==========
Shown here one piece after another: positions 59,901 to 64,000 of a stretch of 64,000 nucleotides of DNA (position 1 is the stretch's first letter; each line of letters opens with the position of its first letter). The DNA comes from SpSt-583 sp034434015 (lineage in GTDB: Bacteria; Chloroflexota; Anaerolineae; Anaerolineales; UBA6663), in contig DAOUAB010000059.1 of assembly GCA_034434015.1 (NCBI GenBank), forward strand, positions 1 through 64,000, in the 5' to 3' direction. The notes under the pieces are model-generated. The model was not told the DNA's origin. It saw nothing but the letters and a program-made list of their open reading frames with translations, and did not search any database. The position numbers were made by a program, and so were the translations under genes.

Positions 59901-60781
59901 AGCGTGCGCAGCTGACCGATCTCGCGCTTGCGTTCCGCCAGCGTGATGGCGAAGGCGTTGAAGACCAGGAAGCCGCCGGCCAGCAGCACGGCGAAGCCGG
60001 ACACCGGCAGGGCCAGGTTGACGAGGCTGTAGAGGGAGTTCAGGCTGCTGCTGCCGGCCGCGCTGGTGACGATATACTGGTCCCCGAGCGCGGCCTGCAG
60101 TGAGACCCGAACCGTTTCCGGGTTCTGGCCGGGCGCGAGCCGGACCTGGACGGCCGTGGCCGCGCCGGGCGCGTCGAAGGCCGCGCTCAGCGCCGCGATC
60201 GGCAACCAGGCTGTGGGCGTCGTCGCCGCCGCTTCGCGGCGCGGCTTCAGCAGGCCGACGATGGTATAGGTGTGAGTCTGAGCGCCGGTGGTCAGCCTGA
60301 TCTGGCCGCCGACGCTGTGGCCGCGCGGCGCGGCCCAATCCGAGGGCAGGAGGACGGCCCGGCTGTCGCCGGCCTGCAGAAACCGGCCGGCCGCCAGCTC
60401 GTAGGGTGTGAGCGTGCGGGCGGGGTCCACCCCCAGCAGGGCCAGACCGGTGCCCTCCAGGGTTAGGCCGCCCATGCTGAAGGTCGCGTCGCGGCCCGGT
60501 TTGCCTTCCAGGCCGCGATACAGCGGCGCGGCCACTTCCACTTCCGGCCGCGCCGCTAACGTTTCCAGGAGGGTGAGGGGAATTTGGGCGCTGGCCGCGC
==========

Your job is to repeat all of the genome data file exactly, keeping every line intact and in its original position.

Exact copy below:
Shown here one piece after another: positions 59,901 to 64,000 of a stretch of 64,000 nucleotides of DNA (position 1 is the stretch's first letter; each line of letters opens with the position of its first letter). The DNA comes from SpSt-583 sp034434015 (lineage in GTDB: Bacteria; Chloroflexota; Anaerolineae; Anaerolineales; UBA6663), in contig DAOUAB010000059.1 of assembly GCA_034434015.1 (NCBI GenBank), forward strand, positions 1 through 64,000, in the 5' to 3' direction. The notes under the pieces are model-generated. The model was not told the DNA's origin. It saw nothing but the letters and a program-made list of their open reading frames with translations, and did not search any database. The position numbers were made by a program, and so were the translations under genes.

Positions 59901-60781
59901 AGCGTGCGCAGCTGACCGATCTCGCGCTTGCGTTCCGCCAGCGTGATGGCGAAGGCGTTGAAGACCAGGAAGCCGCCGGCCAGCAGCACGGCGAAGCCGG
60001 ACACCGGCAGGGCCAGGTTGACGAGGCTGTAGAGGGAGTTCAGGCTGCTGCTGCCGGCCGCGCTGGTGACGATATACTGGTCCCCGAGCGCGGCCTGCAG
60101 TGAGACCCGAACCGTTTCCGGGTTCTGGCCGGGCGCGAGCCGGACCTGGACGGCCGTGGCCGCGCCGGGCGCGTCGAAGGCCGCGCTCAGCGCCGCGATC
60201 GGCAACCAGGCTGTGGGCGTCGTCGCCGCCGCTTCGCGGCGCGGCTTCAGCAGGCCGACGATGGTATAGGTGTGAGTCTGAGCGCCGGTGGTCAGCCTGA
60301 TCTGGCCGCCGACGCTGTGGCCGCGCGGCGCGGCCCAATCCGAGGGCAGGAGGACGGCCCGGCTGTCGCCGGCCTGCAGAAACCGGCCGGCCGCCAGCTC
60401 GTAGGGTGTGAGCGTGCGGGCGGGGTCCACCCCCAGCAGGGCCAGACCGGTGCCCTCCAGGGTTAGGCCGCCCATGCTGAAGGTCGCGTCGCGGCCCGGT
60501 TTGCCTTCCAGGCCGCGATACAGCGGCGCGGCCACTTCCACTTCCGGCCGCGCCGCTAACGTTTCCAGGAGGGTGAGGGGAATTTGGGCGCTGGCCGCGC